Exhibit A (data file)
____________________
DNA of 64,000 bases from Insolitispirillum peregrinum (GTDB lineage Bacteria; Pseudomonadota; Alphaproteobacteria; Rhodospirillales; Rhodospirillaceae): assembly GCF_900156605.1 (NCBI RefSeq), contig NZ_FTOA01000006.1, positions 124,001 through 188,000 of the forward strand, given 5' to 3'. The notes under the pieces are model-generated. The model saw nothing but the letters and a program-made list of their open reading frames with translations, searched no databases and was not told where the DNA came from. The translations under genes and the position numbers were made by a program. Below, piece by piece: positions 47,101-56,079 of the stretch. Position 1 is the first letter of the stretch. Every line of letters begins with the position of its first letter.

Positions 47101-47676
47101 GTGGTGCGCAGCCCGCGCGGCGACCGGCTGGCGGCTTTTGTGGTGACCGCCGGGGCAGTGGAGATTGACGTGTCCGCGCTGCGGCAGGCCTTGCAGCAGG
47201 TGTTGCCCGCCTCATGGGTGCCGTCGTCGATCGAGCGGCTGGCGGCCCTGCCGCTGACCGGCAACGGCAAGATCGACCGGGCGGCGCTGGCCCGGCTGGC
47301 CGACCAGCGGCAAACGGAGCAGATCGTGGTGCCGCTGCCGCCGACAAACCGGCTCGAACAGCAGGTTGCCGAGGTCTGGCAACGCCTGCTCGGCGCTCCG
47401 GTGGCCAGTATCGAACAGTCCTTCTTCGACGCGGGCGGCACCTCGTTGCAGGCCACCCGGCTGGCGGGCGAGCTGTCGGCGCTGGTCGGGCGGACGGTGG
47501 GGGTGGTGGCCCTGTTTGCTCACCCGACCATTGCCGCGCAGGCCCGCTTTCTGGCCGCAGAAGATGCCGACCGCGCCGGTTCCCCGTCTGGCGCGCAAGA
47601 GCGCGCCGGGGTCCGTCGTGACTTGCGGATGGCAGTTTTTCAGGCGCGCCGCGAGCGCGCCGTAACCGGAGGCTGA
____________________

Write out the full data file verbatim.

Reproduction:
DNA of 64,000 bases from Insolitispirillum peregrinum (GTDB lineage Bacteria; Pseudomonadota; Alphaproteobacteria; Rhodospirillales; Rhodospirillaceae): assembly GCF_900156605.1 (NCBI RefSeq), contig NZ_FTOA01000006.1, positions 124,001 through 188,000 of the forward strand, given 5' to 3'. The notes under the pieces are model-generated. The model saw nothing but the letters and a program-made list of their open reading frames with translations, searched no databases and was not told where the DNA came from. The translations under genes and the position numbers were made by a program. Below, piece by piece: positions 47,101-56,079 of the stretch. Position 1 is the first letter of the stretch. Every line of letters begins with the position of its first letter.

Positions 47101-47676
47101 GTGGTGCGCAGCCCGCGCGGCGACCGGCTGGCGGCTTTTGTGGTGACCGCCGGGGCAGTGGAGATTGACGTGTCCGCGCTGCGGCAGGCCTTGCAGCAGG
47201 TGTTGCCCGCCTCATGGGTGCCGTCGTCGATCGAGCGGCTGGCGGCCCTGCCGCTGACCGGCAACGGCAAGATCGACCGGGCGGCGCTGGCCCGGCTGGC
47301 CGACCAGCGGCAAACGGAGCAGATCGTGGTGCCGCTGCCGCCGACAAACCGGCTCGAACAGCAGGTTGCCGAGGTCTGGCAACGCCTGCTCGGCGCTCCG
47401 GTGGCCAGTATCGAACAGTCCTTCTTCGACGCGGGCGGCACCTCGTTGCAGGCCACCCGGCTGGCGGGCGAGCTGTCGGCGCTGGTCGGGCGGACGGTGG
47501 GGGTGGTGGCCCTGTTTGCTCACCCGACCATTGCCGCGCAGGCCCGCTTTCTGGCCGCAGAAGATGCCGACCGCGCCGGTTCCCCGTCTGGCGCGCAAGA
47601 GCGCGCCGGGGTCCGTCGTGACTTGCGGATGGCAGTTTTTCAGGCGCGCCGCGAGCGCGCCGTAACCGGAGGCTGA